David Martyn Lloyd-Jones was one of the greatest English preachers of the twentieth century, and I esteem him highly.
But when he was 24 years old, he shared some convictions (i.e., firmly held opinions) in March 1924 in a way that I suspect he later regretted. This is instructive for the rest of us.
- I cannot possibly understand a man who wears silk stockings or even gaudily coloured socks; rings, wrist-watches, spats, shoes instead of boots, or who carries a cane in his hand.
- The modern method of installing a bath in each house is not only a tragedy but it has been a real curse to humanity. . . . If I had to spend a life-time with a companion who had one bath a day or with one who had one bath a year, I should unhesitatingly choose the latter, because a man’s soul is more important than his skin. [But what about their smell?!]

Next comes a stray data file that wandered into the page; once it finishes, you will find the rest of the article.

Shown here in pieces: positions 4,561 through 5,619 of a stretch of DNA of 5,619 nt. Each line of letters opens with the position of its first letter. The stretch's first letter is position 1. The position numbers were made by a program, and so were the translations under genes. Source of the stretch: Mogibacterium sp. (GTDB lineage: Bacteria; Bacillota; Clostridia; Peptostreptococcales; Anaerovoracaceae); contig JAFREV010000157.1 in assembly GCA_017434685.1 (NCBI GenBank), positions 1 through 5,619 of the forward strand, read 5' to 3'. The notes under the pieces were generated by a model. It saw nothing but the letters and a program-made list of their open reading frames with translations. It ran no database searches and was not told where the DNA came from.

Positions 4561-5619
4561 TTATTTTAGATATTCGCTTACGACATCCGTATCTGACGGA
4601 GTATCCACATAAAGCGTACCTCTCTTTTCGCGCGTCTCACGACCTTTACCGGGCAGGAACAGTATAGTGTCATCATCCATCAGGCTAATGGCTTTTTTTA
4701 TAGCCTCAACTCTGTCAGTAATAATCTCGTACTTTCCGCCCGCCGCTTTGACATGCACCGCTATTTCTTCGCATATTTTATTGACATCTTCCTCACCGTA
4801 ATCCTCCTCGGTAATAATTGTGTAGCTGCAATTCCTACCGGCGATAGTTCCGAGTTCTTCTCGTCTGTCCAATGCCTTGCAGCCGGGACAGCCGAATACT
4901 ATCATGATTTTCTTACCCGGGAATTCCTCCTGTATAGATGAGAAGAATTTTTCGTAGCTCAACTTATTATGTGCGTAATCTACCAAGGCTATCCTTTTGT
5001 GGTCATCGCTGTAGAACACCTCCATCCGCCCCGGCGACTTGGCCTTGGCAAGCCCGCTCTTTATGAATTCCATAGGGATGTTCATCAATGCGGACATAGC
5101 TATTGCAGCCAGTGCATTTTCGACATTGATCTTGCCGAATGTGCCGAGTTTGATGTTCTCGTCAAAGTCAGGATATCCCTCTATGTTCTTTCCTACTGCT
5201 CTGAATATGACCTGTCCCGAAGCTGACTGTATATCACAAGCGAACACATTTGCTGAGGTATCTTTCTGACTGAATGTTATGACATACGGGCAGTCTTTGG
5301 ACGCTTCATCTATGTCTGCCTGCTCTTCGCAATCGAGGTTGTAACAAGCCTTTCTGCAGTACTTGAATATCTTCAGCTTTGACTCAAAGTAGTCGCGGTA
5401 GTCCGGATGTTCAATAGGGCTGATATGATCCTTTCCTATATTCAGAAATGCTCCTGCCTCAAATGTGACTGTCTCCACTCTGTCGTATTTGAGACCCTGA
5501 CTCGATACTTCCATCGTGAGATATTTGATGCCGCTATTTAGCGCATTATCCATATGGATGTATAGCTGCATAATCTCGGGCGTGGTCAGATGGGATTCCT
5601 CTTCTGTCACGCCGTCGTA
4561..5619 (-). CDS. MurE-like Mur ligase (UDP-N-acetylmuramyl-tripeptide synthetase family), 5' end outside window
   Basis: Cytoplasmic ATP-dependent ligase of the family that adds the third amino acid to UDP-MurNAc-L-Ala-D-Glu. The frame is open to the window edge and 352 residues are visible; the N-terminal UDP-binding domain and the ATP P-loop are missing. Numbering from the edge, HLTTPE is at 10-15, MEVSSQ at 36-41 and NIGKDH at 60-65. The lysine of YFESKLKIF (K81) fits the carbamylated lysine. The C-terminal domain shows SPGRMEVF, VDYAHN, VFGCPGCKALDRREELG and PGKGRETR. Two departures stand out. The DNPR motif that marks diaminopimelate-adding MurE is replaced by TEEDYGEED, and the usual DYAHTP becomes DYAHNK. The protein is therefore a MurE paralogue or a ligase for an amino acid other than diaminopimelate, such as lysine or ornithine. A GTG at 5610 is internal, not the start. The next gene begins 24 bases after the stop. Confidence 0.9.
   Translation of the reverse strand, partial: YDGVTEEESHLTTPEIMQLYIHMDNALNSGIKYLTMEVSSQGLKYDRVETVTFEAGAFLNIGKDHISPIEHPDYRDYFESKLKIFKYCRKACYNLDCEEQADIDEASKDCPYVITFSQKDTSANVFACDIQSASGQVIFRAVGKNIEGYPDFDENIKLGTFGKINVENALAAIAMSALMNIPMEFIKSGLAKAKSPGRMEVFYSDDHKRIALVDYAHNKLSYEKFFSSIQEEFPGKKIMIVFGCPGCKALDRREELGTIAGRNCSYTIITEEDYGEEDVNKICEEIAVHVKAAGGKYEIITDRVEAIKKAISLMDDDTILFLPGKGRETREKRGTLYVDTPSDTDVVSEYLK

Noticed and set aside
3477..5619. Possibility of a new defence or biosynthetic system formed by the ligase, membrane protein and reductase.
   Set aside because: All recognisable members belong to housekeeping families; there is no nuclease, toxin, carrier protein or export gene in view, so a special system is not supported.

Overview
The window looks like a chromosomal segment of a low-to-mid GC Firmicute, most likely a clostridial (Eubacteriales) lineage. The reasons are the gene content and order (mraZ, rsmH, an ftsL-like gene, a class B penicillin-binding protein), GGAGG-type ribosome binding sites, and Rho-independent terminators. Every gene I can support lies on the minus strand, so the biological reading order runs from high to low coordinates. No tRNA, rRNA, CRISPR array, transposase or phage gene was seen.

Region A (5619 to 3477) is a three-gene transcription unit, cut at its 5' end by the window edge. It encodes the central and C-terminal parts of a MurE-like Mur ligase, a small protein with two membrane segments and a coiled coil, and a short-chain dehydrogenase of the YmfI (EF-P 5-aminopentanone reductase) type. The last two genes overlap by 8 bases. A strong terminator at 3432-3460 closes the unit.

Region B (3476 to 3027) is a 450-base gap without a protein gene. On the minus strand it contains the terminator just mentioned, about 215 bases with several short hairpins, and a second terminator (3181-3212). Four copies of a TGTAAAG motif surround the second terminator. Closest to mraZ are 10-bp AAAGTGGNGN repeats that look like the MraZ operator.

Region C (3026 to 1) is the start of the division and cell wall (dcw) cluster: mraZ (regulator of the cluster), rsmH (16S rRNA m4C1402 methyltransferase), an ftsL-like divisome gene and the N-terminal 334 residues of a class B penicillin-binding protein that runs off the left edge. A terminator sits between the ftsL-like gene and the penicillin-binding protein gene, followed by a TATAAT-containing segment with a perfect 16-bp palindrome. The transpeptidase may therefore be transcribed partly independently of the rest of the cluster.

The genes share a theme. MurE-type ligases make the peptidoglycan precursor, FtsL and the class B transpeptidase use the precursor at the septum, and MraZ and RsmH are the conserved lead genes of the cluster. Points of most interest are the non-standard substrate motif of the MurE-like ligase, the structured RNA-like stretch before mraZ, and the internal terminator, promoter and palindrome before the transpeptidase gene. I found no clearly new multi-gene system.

- When I enter a house and find that they have a wireless apparatus [a radio] I know at once that there is something wrong. . . . Your five-valve sets may do wonders, they may enable you to hear the voice of America, but believe me, they will never transmit the only Voice that is worth listening to.
—Quoted in Iain H. Murray, D. Martyn Lloyd-Jones: The First Forty Years 1899–1939 (Edinburgh: Banner of Truth, 1982), 65–66 (bullet points added).
(Peter Hubbard uses this quote in the first of his three sermons on how dogmatic we should be about some aspects of eschatology. Listen from about 3:20 to 5:15 in the MP3.)